Leadership fit for a King
If you want to make an omelet, you have to be willing to break a few eggs. Revolution Under-16 midfielder Ryan Kingsley apparently takes the phrase literally.
Sure, the vocal leader in his second year with the club wants to do what it takes to win. He takes time to mentally prepare to step foot on the field. He envisions his every move and builds his teammates up. But, before he can do any of that – he has to eat his eggs.
“A fried egg, maybe with some cheese,” Kingsley laughs. “It works for me.”
It may sound quirky, but for a guy that spends the entire game vocally leading his team on the field, the added energy boost might be a smart play.
“This level of soccer is so much higher than any other soccer I’ve played before,” the 16-year-old native of North Attleborough, Mass. added.
Returning to the Revolution for his second season, he admits his comfort level has skyrocketed as has his familiarity with the speed of the game and the expectations of the Revolution’s coaching staff. More importantly, in year two he knows that mistakes at the Academy level are exploited in every facet of the game.
“You know what the play is like. Last year, coming in you didn’t really know how high the competition level is going to be. Everything has to be perfect. You can’t make a mistake. The first touch, the pass, everything has to be exactly where you want it,” said Kingsley. “The other players at this level are so good that it stands out and the mistakes stand out more.”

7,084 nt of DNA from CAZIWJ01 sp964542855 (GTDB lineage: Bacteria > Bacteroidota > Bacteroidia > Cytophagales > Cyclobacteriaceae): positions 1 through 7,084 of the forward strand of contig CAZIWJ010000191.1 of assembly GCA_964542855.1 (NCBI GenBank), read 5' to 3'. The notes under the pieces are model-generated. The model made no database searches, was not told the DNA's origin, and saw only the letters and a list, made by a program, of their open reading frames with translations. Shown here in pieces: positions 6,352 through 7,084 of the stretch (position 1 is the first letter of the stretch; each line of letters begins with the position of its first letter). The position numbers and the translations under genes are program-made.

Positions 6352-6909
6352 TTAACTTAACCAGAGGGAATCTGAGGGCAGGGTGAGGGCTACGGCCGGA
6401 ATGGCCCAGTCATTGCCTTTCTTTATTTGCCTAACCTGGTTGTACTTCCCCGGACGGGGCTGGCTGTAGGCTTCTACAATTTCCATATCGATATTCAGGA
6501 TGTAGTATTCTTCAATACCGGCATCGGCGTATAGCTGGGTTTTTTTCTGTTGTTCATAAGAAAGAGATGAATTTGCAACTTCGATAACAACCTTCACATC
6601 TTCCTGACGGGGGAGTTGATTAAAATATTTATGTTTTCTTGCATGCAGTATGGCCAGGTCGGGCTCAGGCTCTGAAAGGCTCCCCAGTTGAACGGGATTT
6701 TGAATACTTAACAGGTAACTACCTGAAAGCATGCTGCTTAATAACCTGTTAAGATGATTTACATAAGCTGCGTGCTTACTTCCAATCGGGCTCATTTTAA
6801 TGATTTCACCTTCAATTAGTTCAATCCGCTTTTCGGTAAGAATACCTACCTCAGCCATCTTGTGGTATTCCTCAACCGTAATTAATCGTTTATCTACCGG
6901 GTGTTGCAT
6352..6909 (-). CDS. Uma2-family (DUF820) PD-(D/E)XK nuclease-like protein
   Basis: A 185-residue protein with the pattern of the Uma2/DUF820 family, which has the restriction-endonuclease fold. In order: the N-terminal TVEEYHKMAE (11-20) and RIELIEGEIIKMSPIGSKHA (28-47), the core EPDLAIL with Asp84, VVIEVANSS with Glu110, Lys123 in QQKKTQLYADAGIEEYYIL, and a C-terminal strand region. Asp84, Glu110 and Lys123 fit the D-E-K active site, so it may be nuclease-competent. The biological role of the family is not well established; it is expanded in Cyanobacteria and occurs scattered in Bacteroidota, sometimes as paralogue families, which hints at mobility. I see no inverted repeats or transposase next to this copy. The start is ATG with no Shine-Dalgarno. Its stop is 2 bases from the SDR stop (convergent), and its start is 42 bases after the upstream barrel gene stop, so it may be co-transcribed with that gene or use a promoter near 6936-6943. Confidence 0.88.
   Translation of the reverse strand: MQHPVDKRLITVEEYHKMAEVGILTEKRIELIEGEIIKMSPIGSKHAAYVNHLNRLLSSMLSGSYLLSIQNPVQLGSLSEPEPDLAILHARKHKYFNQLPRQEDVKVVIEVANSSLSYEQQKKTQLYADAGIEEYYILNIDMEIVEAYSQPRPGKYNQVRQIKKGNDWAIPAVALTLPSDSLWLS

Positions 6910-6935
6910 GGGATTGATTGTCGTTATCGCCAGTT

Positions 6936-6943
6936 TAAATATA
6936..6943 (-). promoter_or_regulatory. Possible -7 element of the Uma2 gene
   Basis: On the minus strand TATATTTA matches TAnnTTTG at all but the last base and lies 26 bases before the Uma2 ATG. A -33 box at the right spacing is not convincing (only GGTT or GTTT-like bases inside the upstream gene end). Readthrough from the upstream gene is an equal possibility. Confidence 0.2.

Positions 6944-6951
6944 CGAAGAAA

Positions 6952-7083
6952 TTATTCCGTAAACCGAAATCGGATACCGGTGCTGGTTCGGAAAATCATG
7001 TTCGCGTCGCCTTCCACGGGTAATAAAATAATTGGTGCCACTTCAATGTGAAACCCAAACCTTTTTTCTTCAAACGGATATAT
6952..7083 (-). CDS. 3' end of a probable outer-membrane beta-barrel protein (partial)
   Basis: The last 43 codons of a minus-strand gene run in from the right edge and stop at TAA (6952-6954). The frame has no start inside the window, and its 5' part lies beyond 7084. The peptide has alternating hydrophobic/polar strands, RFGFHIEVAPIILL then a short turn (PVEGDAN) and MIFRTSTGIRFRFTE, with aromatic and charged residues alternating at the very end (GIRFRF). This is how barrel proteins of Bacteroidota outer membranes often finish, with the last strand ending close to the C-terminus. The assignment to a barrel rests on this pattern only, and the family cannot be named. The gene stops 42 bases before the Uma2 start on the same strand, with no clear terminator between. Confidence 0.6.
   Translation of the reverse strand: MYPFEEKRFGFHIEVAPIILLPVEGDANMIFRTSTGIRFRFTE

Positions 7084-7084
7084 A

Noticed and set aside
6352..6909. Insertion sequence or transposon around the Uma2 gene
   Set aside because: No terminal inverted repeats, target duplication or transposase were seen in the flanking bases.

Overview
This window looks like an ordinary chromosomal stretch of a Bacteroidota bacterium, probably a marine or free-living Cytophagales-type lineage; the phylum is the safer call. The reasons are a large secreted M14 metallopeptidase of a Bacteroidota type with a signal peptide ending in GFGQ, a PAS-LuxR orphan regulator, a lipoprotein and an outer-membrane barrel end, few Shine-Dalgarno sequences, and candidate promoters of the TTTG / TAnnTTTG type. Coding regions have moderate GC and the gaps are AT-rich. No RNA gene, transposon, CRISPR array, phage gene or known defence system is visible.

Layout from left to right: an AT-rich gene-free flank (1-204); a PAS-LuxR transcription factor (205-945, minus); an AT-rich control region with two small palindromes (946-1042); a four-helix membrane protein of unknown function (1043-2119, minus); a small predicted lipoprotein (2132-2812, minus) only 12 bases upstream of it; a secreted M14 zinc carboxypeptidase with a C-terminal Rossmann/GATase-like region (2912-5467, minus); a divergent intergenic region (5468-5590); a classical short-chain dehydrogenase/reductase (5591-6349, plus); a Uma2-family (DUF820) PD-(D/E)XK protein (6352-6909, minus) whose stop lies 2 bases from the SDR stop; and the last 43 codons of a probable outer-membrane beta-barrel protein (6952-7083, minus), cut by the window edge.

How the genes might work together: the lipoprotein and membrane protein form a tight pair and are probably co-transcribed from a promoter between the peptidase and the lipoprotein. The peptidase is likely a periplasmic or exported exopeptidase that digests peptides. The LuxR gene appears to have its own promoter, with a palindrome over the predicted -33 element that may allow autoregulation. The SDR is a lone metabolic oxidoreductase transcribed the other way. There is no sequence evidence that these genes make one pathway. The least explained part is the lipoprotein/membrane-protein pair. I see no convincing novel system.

A heady player, Kingsley has played three positions in the past two seasons: at right back, center back and deep-line central midfield. That versatility and knowledge, according to Director of Youth Development and U16s Head Coach Bryan Scales, have become vital assets to the club.
“The more experience you have, the more you understand what it means to concentrate,” said Scales. “Ryan is now in year two - he’s able to understand the rhythms of the game, how to concentrate, what that looks like and how quickly things need to happen.”
The newer players on the team undergo a baptism by fire, but it is here that Kingsley takes it upon himself to build his younger teammates up.
“When they make a bad pass – other people could get on them – but I like to support them and tell them they’re going to do better next time. I think I’m a very verbal person and I can see the field really well.”
That desire to improve the team surrounding him, however, starts with a stern self-evaluation of his own game; Kingsley is his own biggest critic.
“I think you need to be a little more critical when it comes to yourself,” said Kingsley. “You have to make sure you’re not just telling yourself you’ll do better next time. You have to really promise yourself that you’re going to do it better next time and work to make sure it’s perfect.”
Scales has noticed that Kingsley’s tireless and diligent analytical approach is infectious.
“He can get on guys. He knows when guys are cutting corners,” Scales said. “Ryan is a leader and so now we want to make sure we put him in good situations on the field and the guys can follow his lead.”
It’s a position that Kingsley relishes, especially in late-game situations.
“Teams are always looking for someone who can pick the team up,” said Kingsley, “It increases the pressure on you to perform.”
As he emerges one of the “veterans” on the team, it’s a challenge that he continues to work on. And to Scales, it’s been a noticeable progression of leadership among the second-year players, especially for Kingsley.
“The younger guys are looking to them to see how to react in certain situations: how do they behave in the hotel, on airplanes, on buses and so those guys are really good examples of what we’re all about,” said Scales.
“I think that he leads by example in how he approaches training every day, how he approaches games, his professionalism, how he competes.”